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782 results

Master's Thesis (Action Research Report)

Effects of Peace Education and Grace and Courtesy Education on Social Problem-Solving Skills and Social Awareness

Available from: St. Catherine University

Action research, Grace and courtesy, Montessori method of education, Peace education

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Abstract/Notes: This action research studied the impact of peace education and portions of the Positive Discipline curriculum in a three-six primary Montessori classroom. During five weeks of implementing the research, sixteen students participated in class meetings for twenty minutes a day. The peace table activities and wheel of choice lessons were conducted individually and as a whole class. The peace table activities included a set of mini dishes on a tray, a rain stick, and a peace rose. The wheel of choice consisted of pictures and words of examples of what students could choose to help them solve problems. A few examples are count to ten, apologize, ask for help, and write your name on the agenda. Implementing the presentations into the classroom environment became a work for the students to use if needed and did not occur daily. As a work choice, the previous activities were available on tables and children were allowed to choose the work as many times as they felt was necessary. The research began with baseline data collection through SWIS (School Wide Information System) referral records, student interviews, and student surveys. Sources of data obtained during the study included interviews, surveys, observation tally sheets, and a field journal. The results presented an increase in social awareness and problem-solving skills through the class meetings. Students began acknowledging problems and brainstorming solutions. Class meetings will continue daily to extend the positive problem-solving capabilities and mindfulness students developed in their classroom community.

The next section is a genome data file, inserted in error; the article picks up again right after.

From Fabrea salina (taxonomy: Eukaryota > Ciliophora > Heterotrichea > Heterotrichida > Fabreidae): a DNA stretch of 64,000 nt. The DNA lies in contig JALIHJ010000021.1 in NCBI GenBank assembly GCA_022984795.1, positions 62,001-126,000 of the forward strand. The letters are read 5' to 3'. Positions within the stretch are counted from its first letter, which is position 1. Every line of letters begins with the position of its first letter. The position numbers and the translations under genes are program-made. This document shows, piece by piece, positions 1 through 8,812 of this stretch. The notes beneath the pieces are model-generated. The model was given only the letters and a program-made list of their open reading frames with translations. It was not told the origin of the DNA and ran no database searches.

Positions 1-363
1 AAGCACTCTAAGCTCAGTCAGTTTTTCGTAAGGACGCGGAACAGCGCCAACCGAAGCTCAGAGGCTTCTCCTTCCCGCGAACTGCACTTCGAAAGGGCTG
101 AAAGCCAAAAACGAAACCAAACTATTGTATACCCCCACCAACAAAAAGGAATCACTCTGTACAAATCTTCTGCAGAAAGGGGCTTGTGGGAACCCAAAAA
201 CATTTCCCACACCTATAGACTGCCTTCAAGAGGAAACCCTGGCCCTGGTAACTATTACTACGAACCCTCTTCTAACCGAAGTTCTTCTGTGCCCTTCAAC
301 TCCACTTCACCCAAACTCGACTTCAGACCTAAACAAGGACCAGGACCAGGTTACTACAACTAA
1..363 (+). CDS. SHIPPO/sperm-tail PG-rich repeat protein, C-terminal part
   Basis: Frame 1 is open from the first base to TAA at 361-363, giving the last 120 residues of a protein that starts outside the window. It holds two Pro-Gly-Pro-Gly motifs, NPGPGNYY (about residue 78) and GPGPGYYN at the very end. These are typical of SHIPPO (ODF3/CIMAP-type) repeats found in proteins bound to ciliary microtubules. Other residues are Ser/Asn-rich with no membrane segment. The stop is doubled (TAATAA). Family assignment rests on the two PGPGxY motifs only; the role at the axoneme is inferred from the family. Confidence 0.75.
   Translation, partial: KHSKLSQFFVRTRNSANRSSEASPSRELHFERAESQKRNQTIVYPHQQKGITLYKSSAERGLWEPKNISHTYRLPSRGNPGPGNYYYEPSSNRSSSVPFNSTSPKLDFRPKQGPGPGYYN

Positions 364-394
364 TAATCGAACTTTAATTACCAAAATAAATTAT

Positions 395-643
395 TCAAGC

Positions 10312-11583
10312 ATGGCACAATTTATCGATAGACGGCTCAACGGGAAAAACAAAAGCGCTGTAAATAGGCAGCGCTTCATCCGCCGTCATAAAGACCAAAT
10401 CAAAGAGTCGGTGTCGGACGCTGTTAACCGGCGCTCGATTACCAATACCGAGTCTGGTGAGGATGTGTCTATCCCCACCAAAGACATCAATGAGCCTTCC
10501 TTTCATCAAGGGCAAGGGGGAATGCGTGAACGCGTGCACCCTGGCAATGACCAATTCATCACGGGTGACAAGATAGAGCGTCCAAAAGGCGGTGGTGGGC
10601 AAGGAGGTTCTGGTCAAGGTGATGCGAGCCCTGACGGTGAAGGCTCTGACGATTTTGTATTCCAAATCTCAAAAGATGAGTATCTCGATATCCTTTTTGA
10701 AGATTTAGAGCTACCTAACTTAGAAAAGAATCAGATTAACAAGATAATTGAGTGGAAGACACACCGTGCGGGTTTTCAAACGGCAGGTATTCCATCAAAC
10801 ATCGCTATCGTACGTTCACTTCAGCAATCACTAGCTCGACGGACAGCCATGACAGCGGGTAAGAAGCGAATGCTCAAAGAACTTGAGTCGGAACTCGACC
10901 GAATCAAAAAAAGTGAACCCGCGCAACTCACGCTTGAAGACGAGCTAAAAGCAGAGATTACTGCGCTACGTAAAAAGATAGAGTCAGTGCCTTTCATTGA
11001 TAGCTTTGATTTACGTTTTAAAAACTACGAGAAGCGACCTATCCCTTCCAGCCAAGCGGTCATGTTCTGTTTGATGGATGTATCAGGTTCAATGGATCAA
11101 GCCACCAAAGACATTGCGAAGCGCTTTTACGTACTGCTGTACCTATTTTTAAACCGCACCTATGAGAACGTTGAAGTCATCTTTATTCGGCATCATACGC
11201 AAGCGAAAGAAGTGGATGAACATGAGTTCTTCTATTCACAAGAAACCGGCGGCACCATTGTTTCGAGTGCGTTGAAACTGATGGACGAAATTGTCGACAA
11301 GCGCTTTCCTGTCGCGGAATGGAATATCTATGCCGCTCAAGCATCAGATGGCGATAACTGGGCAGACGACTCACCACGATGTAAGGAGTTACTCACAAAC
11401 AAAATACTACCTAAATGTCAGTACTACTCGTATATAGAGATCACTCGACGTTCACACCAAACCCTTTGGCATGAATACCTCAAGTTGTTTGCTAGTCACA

Language: English

Published: St. Paul, Minnesota, 2016

Article

✓ Peer Reviewed

Tracing Enhances Problem-Solving Transfer, but Without Effects on Intrinsic or Extraneous Cognitive Load

Available from: Wiley Online Library

Publication: Applied Cognitive Psychology, vol. 34, no. 6

Pages: 1522-1529

Montessori materials

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Abstract/Notes: People can make pointing gestures and tracing actions with the index finger with little or no conscious effort. From the perspective of cognitive load theory, such “biologically primary” gestures and actions might help people learn “biologically secondary” concepts and skills requiring extended cognitive effort, such as reading, science, or mathematics. Studies on tracing or tracing and pointing have yielded mixed findings regarding hypothesized effects on intrinsic and extraneous cognitive load. The present study investigated whether computer-based instructions to trace elements of worked examples on angle relationships would affect school students' (N = 106) self-reports of intrinsic and extraneous cognitive load, as well as problem-solving transfer test performance. The tracing effect on transfer posttests seen in prior studies was replicated, but cognitive load hypotheses were not supported. Implications for educational practice and future research are discussed.

Language: English

DOI: 10.1002/acp.3732

ISSN: 1099-0720

Article

Solving Problems without Violence

Publication: Public School Montessorian, vol. 15, no. 4

Pages: 4, 18

Public Montessori

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Language: English

ISSN: 1071-6246

Article

Exploration and Problem Solving

Publication: Montessori Voices [Montessori Aotearoa New Zealand], no. 72

Pages: 18–19

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Abstract/Notes: Montessori values guiding transition to parenthood

Language: English

ISSN: 1178-6213, 2744-662X

Article

Strategies for Promoting Problem Solving and Transfer: A Qualitative Study

Available from: ProQuest

Publication: Montessori Life, vol. 21, no. 4

Pages: 38-42